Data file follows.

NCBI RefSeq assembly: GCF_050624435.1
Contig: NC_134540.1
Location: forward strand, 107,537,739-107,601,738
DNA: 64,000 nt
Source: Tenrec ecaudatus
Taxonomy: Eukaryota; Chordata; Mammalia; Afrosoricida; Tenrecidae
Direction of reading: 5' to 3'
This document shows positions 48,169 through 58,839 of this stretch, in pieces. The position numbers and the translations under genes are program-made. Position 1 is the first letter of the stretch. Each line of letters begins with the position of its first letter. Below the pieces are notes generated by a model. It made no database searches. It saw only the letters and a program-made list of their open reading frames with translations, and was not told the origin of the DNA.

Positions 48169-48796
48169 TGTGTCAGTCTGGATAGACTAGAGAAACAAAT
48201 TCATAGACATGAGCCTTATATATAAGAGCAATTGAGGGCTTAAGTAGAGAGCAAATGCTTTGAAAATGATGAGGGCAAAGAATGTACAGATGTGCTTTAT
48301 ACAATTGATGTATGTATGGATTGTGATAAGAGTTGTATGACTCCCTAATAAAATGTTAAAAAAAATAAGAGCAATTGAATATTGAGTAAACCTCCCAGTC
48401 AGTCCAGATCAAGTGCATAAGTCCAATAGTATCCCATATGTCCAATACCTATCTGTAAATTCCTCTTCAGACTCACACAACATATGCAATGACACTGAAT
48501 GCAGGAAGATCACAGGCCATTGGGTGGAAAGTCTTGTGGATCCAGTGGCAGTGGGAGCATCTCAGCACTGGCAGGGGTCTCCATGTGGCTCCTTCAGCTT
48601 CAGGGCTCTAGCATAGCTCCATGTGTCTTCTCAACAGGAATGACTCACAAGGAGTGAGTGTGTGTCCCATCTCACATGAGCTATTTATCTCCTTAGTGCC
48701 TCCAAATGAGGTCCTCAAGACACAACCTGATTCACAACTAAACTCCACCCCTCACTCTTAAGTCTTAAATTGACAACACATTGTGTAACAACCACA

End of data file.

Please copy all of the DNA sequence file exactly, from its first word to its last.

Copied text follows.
NCBI RefSeq assembly: GCF_050624435.1
Contig: NC_134540.1
Location: forward strand, 107,537,739-107,601,738
DNA: 64,000 nt
Source: Tenrec ecaudatus
Taxonomy: Eukaryota; Chordata; Mammalia; Afrosoricida; Tenrecidae
Direction of reading: 5' to 3'
This document shows positions 48,169 through 58,839 of this stretch, in pieces. The position numbers and the translations under genes are program-made. Position 1 is the first letter of the stretch. Each line of letters begins with the position of its first letter. Below the pieces are notes generated by a model. It made no database searches. It saw only the letters and a program-made list of their open reading frames with translations, and was not told the origin of the DNA.

Positions 48169-48796
48169 TGTGTCAGTCTGGATAGACTAGAGAAACAAAT
48201 TCATAGACATGAGCCTTATATATAAGAGCAATTGAGGGCTTAAGTAGAGAGCAAATGCTTTGAAAATGATGAGGGCAAAGAATGTACAGATGTGCTTTAT
48301 ACAATTGATGTATGTATGGATTGTGATAAGAGTTGTATGACTCCCTAATAAAATGTTAAAAAAAATAAGAGCAATTGAATATTGAGTAAACCTCCCAGTC
48401 AGTCCAGATCAAGTGCATAAGTCCAATAGTATCCCATATGTCCAATACCTATCTGTAAATTCCTCTTCAGACTCACACAACATATGCAATGACACTGAAT
48501 GCAGGAAGATCACAGGCCATTGGGTGGAAAGTCTTGTGGATCCAGTGGCAGTGGGAGCATCTCAGCACTGGCAGGGGTCTCCATGTGGCTCCTTCAGCTT
48601 CAGGGCTCTAGCATAGCTCCATGTGTCTTCTCAACAGGAATGACTCACAAGGAGTGAGTGTGTGTCCCATCTCACATGAGCTATTTATCTCCTTAGTGCC
48701 TCCAAATGAGGTCCTCAAGACACAACCTGATTCACAACTAAACTCCACCCCTCACTCTTAAGTCTTAAATTGACAACACATTGTGTAACAACCACA